US involvement in Afghanistan has come into new question with the claim that President Hamid Karzai's brother has for years been on the payroll of the CIA – even though he is suspected of being a major figure in the illicit opium trade that Washington and its allies are pledged to do everything to stamp out.
The allegations against Ahmed Wali Karzai, set out yesterday in The New York Times and attributed to current and former US officials, paint a picture of a shadowy potentate and powerbroker with a finger in every pie, whose fief is the south of the country, heartland of the Taliban insurgency.
They could not have emerged at a more awkward time for the Obama administration, as it approaches a critical decision on American troop strength in the country. That decision in turn will be heavily influenced by the outcome of the run-off between Hamid Karzai and Abdullah Abdullah, the former foreign minister, scheduled for 7 November.
After the uproar over the fraud-ridden original election that purported to return Hamid Karzai with an absolute majority of the vote, Washington is counting on the run-off to produce a government that commands trust across the country. That, many policymakers here argue, is an essential precondition if Barack Obama is to authorise the major troop increase sought by General Stanley McChrystal, the US commander in Afghanistan. The signs are that Mr Obama is leaning towards a strategy that would focus on protecting major population centres. This would require more troops than the 68,000 currently in Afghanistan, but not as many as the 40,000 extra or more requested by General McChrystal. But the calculations will inevitably now be even more delicate, amid the controversy over Ahmed Wali Karzai.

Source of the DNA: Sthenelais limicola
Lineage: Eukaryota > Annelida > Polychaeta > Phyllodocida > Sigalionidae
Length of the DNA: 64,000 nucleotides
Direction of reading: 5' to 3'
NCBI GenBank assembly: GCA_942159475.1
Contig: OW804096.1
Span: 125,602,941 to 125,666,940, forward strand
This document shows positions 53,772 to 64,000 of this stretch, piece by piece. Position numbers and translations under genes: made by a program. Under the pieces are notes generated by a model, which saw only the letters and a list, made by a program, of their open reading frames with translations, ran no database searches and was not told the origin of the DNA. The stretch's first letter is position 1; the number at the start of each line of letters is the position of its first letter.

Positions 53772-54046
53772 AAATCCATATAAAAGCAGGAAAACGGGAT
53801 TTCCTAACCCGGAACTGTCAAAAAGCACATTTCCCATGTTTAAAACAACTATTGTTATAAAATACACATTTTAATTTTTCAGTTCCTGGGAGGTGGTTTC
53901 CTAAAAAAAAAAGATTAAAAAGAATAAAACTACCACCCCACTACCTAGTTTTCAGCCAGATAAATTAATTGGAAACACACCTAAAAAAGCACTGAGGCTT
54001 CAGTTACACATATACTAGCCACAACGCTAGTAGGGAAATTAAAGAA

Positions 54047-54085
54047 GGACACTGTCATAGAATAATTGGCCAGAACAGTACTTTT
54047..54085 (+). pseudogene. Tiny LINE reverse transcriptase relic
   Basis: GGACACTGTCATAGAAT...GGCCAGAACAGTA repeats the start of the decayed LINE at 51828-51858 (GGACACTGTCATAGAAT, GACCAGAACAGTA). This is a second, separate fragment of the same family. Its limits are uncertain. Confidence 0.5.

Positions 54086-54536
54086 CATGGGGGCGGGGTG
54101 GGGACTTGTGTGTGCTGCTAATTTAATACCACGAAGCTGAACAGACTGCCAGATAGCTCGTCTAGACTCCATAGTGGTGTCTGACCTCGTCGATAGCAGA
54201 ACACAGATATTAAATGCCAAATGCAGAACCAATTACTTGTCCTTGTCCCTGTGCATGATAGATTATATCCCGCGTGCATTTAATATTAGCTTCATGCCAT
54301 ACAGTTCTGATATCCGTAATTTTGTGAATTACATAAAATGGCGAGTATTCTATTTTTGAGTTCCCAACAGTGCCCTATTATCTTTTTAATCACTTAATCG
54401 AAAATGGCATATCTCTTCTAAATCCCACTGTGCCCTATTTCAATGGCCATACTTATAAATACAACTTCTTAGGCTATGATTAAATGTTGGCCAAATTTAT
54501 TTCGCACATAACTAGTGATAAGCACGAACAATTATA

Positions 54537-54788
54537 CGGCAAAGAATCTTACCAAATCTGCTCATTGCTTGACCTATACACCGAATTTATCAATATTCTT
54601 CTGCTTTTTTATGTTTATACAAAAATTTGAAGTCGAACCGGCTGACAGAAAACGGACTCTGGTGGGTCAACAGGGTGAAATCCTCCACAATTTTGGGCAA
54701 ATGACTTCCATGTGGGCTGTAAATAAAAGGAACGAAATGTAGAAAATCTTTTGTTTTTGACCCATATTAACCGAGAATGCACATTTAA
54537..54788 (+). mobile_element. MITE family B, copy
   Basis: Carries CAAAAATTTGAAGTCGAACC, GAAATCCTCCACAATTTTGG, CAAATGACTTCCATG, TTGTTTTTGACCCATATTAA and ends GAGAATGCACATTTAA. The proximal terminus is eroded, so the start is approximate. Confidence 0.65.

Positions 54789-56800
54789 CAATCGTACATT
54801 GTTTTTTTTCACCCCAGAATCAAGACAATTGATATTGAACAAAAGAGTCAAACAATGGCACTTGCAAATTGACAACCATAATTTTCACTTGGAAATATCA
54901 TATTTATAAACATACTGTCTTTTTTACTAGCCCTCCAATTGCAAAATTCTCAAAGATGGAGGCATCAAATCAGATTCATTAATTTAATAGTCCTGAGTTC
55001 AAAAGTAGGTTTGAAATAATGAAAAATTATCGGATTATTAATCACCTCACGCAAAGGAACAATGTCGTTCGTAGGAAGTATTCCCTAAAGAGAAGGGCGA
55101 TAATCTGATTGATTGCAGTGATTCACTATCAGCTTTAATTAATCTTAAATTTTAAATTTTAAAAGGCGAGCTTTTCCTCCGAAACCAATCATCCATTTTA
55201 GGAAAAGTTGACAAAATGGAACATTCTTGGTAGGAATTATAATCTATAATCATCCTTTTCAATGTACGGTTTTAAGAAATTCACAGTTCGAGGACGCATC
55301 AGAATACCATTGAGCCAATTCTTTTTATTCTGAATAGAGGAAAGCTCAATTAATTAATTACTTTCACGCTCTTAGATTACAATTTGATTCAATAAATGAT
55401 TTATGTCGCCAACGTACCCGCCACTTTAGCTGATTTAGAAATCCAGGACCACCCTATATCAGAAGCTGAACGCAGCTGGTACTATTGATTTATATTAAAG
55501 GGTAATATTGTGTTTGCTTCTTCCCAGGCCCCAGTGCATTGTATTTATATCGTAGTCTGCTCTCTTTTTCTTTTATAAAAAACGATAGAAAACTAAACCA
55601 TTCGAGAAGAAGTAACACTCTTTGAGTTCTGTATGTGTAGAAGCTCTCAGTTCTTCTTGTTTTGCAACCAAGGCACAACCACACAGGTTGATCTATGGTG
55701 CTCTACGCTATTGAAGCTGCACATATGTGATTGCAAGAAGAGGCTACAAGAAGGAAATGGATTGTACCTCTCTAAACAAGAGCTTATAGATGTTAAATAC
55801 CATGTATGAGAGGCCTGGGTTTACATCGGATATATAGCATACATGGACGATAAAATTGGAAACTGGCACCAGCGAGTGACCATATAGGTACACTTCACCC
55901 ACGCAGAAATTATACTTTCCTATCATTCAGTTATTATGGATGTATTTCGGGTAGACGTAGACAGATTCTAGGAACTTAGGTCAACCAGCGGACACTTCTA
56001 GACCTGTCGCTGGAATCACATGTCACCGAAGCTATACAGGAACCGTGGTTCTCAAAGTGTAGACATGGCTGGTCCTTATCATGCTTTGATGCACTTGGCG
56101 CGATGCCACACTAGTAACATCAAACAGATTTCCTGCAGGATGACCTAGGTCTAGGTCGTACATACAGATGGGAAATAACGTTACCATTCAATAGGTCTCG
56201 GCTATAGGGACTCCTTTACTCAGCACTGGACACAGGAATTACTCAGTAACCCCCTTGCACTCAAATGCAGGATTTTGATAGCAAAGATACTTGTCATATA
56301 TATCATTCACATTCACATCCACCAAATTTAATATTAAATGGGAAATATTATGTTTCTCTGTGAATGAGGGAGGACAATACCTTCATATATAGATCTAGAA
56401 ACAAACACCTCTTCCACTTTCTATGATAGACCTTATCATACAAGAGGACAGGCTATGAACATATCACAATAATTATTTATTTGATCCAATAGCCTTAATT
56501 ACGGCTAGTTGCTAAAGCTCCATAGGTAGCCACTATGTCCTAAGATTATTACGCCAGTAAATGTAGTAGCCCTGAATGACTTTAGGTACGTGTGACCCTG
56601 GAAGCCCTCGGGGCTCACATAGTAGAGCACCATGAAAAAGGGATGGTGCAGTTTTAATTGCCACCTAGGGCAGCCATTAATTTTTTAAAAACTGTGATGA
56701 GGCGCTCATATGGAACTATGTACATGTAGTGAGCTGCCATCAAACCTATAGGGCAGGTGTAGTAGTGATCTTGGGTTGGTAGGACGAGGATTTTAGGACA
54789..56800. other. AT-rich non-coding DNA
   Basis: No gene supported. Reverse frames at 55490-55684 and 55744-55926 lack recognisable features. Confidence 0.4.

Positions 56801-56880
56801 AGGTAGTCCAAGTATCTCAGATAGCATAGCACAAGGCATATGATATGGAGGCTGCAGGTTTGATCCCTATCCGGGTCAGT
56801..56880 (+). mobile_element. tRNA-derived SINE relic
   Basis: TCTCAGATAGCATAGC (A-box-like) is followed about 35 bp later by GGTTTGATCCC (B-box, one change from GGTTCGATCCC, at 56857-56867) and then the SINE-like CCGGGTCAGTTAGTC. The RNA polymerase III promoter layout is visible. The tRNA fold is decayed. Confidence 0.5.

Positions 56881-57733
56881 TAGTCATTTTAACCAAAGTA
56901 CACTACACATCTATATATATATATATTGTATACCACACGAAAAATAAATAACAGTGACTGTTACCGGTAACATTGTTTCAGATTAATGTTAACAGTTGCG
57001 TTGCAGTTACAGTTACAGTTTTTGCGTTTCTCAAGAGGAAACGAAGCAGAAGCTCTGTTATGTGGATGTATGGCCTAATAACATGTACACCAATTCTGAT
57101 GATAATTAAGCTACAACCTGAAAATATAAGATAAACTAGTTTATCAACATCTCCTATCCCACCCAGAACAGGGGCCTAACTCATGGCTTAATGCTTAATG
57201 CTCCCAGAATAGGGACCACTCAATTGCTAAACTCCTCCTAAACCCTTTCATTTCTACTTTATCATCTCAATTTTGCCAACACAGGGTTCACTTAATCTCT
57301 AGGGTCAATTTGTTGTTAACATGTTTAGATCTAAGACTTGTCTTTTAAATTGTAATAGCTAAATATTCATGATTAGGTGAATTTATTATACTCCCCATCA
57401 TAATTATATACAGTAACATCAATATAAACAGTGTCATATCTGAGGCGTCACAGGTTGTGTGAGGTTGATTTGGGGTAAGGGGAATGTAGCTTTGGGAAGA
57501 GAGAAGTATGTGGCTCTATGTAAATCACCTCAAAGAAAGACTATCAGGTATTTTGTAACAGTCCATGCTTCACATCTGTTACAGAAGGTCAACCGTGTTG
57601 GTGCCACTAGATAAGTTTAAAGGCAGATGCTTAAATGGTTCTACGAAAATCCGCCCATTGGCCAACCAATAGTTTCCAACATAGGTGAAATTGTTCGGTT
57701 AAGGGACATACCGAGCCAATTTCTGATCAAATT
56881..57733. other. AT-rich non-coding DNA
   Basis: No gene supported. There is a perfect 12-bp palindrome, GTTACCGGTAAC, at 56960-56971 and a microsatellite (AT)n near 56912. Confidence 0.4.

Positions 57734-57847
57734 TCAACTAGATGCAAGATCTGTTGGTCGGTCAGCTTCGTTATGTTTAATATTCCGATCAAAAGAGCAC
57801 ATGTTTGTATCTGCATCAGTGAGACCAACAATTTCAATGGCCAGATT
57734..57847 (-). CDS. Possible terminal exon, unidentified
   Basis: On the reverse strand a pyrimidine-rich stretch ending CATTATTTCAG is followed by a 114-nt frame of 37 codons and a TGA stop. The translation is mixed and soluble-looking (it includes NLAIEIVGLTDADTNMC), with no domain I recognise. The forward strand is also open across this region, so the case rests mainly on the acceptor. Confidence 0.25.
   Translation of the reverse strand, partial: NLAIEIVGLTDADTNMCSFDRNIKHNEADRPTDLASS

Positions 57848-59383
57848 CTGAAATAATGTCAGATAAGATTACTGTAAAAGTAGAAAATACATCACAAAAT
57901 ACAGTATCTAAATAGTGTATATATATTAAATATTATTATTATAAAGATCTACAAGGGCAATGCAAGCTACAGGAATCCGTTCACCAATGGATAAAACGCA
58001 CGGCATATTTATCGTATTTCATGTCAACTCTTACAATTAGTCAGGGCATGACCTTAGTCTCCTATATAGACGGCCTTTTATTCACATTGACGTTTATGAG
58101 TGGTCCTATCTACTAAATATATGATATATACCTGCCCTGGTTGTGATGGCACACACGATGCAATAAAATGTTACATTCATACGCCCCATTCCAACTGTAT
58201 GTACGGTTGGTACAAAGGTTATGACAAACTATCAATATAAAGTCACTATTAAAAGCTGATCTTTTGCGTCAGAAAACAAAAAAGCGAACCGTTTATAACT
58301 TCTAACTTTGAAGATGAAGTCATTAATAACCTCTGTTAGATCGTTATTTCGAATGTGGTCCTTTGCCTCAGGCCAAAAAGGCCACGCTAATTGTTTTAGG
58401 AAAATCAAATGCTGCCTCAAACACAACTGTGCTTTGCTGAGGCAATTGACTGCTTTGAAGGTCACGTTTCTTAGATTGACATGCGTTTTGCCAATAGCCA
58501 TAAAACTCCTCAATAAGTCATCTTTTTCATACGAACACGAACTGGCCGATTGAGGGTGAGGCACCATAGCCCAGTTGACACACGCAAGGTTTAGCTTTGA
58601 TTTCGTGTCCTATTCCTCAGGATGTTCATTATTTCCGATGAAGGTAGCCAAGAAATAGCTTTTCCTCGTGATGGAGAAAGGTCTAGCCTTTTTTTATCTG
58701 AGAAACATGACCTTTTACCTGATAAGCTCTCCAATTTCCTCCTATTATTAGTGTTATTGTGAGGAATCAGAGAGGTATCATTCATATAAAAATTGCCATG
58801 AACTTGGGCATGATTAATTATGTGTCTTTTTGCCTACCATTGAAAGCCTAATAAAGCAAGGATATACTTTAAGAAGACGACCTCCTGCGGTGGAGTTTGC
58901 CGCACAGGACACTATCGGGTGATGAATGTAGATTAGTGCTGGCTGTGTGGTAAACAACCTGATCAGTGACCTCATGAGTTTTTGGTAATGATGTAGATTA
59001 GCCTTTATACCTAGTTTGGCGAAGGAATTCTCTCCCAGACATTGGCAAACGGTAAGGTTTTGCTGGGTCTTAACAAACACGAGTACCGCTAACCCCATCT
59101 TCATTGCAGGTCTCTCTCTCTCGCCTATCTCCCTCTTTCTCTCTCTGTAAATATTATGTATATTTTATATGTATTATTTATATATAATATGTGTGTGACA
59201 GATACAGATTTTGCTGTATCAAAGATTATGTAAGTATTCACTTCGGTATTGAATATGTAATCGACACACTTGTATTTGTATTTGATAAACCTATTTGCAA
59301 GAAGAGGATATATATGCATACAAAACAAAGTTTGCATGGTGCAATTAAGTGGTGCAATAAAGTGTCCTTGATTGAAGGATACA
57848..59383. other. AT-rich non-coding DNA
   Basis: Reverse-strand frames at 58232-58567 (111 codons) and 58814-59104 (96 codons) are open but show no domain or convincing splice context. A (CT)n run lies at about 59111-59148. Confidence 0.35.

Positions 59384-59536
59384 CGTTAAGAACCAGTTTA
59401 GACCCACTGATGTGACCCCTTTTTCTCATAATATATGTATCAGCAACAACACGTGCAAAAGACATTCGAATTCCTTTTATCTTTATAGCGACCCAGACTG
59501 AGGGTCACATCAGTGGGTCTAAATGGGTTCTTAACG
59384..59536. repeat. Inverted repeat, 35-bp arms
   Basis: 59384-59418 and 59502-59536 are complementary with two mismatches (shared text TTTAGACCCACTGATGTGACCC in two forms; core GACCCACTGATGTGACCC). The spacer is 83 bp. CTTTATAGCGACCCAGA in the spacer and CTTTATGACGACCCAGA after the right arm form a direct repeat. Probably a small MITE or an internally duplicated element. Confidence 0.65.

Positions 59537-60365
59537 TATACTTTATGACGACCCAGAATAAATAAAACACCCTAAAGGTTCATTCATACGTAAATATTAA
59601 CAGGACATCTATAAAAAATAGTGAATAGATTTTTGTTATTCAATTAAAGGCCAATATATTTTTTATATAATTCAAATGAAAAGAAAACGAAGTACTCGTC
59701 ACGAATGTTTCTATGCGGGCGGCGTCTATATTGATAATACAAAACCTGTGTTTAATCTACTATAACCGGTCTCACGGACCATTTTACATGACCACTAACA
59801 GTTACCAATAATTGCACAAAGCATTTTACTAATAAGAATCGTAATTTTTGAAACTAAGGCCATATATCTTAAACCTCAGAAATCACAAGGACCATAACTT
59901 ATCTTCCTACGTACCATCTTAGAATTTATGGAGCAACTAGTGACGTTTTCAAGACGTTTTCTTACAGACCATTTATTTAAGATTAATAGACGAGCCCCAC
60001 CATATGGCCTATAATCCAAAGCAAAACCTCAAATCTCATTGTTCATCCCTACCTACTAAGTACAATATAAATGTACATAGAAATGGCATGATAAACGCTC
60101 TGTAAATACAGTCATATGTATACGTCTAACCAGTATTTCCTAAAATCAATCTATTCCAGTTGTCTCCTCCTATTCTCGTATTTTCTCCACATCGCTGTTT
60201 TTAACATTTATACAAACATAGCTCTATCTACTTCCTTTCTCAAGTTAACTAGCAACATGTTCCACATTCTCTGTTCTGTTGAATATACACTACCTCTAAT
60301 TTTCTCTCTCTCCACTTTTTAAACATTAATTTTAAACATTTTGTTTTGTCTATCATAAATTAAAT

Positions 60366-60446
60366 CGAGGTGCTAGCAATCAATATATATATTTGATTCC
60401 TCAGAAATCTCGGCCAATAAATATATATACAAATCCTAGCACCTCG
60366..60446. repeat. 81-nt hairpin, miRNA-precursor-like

Yesterday, he described as "ridiculous" the claims he was being paid by the CIA. "I work with the Americans, the Canadians. The British, anyone who asks for my help," he said. "I've no idea where they [the CIA] get their recruits. It's absolutely ridiculous." The Agency refused to comment, as did Robert Gibbs, the White House spokesman. But the affair has already caused divisions within the administration – between "realists" who argue the US has no choice but to work with powerful individuals, however distasteful they may be, and those who insist that the links with Ahmed Wali Karzai made a mockery of America's avowed efforts to promote a clean, trustworthy government.
It has also added to tensions between Washington and Hamid Karzai. According to the newspaper, US officials have pressed the Afghan leader to move his brother out of southern Afghanistan, where he is said to have grown rich by charging large transit fees for the drug traffickers whose activities finance the Taliban and feed corruption in the Kabul government. But President Karzai has refused, in effect protecting his brother from investigation.